Money for nothing?

October 3, 2003

So, farewell to the Institute of Learning and Teaching in Higher Education ("ILTHE to vote on disbanding", THES , September 19). The business of improving teaching and learning by encouraging staff to develop as reflective professionals seems about to pass, inter alia , to the proposed Higher Education Academy.

Criteria for ILTHE membership have much in common with the schoolteachers' threshold scheme, launched in 1999. By the end of 2000, about 200,000 teachers had applied and most were successful. Since then, uptake has been nearly 100 per cent.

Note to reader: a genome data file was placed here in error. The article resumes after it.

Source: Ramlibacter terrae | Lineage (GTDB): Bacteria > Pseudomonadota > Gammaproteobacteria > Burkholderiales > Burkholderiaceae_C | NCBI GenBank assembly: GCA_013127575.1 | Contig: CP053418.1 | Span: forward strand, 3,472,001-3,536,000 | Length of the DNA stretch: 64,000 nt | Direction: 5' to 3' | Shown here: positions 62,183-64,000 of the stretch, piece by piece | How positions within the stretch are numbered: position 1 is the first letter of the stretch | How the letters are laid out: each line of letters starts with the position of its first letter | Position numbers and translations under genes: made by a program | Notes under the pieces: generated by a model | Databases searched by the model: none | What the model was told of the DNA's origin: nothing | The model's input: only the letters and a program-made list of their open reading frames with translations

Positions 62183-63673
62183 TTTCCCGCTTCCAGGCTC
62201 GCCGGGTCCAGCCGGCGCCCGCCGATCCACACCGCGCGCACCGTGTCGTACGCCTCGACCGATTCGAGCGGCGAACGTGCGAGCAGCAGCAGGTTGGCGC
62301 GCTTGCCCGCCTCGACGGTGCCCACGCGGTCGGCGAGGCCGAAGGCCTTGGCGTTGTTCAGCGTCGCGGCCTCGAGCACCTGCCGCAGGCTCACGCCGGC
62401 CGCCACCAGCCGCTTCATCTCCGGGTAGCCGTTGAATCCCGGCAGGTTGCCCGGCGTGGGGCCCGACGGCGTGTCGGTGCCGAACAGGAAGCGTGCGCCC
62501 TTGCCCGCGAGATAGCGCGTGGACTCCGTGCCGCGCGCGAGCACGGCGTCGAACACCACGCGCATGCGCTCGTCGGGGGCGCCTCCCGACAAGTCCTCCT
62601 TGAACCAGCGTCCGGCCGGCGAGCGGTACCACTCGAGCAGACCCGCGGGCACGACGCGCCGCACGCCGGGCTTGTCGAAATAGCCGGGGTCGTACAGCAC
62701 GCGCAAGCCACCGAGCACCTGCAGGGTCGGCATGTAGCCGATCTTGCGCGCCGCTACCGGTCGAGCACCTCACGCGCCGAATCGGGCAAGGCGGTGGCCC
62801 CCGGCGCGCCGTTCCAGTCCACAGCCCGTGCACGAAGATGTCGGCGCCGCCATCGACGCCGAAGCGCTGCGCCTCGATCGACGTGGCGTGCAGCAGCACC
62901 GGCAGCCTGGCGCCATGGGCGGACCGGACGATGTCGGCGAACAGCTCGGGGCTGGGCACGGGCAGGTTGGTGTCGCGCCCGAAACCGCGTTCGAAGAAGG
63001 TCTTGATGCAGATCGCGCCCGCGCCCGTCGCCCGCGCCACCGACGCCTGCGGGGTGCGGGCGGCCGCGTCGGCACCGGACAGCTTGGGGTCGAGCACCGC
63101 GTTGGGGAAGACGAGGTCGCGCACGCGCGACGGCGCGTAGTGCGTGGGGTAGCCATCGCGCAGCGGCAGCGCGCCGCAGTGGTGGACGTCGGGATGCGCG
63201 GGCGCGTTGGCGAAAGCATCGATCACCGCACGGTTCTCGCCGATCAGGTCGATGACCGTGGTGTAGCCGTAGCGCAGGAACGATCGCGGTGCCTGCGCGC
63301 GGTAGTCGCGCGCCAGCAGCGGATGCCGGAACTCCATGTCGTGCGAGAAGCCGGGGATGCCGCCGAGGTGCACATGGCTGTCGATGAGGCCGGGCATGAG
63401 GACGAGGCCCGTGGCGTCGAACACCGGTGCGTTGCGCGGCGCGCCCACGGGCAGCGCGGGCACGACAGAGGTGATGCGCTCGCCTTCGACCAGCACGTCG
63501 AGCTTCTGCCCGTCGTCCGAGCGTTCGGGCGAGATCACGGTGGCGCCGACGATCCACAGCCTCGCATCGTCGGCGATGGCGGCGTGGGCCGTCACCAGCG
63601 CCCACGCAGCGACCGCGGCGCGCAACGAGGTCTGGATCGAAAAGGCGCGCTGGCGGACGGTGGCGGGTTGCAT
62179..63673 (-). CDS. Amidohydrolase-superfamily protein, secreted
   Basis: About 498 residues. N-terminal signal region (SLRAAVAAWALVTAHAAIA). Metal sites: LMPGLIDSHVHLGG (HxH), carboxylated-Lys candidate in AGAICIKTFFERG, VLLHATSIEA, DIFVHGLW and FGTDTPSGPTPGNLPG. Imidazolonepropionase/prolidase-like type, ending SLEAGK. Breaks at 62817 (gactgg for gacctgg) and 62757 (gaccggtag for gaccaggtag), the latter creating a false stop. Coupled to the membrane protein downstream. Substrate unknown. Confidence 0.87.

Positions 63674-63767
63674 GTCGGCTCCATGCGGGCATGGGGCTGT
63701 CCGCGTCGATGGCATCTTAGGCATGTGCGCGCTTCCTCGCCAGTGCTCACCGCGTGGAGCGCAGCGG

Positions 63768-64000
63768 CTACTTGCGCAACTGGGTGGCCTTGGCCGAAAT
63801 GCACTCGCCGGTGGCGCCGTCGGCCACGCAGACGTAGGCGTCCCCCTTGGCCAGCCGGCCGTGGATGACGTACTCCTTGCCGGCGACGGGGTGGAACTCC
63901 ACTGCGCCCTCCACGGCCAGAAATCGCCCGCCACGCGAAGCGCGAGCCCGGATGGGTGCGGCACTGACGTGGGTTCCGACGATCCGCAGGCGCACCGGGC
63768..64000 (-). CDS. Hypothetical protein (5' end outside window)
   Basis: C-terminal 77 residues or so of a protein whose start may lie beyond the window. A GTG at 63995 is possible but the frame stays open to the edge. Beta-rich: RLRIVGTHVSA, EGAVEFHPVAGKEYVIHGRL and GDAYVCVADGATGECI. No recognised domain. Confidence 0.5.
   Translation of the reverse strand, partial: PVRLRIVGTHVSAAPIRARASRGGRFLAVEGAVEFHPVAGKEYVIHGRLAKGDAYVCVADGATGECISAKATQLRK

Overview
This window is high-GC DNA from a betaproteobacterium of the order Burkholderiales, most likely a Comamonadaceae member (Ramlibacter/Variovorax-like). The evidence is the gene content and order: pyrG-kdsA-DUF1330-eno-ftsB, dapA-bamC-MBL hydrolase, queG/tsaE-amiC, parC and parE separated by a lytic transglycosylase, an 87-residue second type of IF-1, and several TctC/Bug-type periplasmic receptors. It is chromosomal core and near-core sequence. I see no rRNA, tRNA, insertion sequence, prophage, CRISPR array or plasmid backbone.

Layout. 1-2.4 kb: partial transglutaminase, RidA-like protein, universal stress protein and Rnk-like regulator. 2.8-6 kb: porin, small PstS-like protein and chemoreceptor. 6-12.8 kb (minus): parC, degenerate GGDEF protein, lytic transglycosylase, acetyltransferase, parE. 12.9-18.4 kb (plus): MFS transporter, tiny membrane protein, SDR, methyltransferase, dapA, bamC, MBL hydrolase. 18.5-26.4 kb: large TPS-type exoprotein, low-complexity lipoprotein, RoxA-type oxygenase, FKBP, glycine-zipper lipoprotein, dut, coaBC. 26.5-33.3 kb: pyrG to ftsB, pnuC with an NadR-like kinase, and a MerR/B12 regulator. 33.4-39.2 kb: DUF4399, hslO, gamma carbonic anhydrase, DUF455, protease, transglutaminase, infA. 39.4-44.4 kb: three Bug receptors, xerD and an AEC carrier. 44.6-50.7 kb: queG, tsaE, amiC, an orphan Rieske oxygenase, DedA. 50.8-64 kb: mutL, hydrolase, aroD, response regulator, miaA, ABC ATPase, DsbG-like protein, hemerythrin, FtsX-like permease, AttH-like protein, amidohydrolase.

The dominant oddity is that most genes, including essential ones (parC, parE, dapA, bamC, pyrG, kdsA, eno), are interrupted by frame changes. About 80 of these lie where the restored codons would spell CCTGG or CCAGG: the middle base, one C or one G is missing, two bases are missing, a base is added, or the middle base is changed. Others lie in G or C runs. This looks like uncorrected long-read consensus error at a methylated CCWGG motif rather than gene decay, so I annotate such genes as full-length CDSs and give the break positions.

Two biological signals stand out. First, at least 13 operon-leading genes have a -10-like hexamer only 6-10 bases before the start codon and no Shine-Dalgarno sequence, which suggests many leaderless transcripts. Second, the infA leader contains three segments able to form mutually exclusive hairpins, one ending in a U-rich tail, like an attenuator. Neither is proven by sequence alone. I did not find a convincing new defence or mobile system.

There are, however, key differences. Passing the threshold costs the teacher nothing, while the ILTHE demands an application fee and an annual subscription of Pounds 85. Only a sample of teacher applications goes to an external assessor, but all ILTHE applications are scrutinised. Teachers clearing the threshold gain more than Pounds 2,000 a year. Acceptance to ILTHE membership brings no financial benefit. This is perverse because the Dearing report, which spawned the ILTHE, drew attention to poor rewards for teaching.

The government used the threshold scheme to relieve pressure on schoolteachers yet avoid being seen to be paying them something extra for nothing. In contrast, higher education staff are expected to part with hard-earned cash for imperceptible benefit. Perhaps there is an incentive I have missed. If not, we should expect the HEA to follow the ILTHE into oblivion.

John Gee
Capel Dewi, Ceredigion

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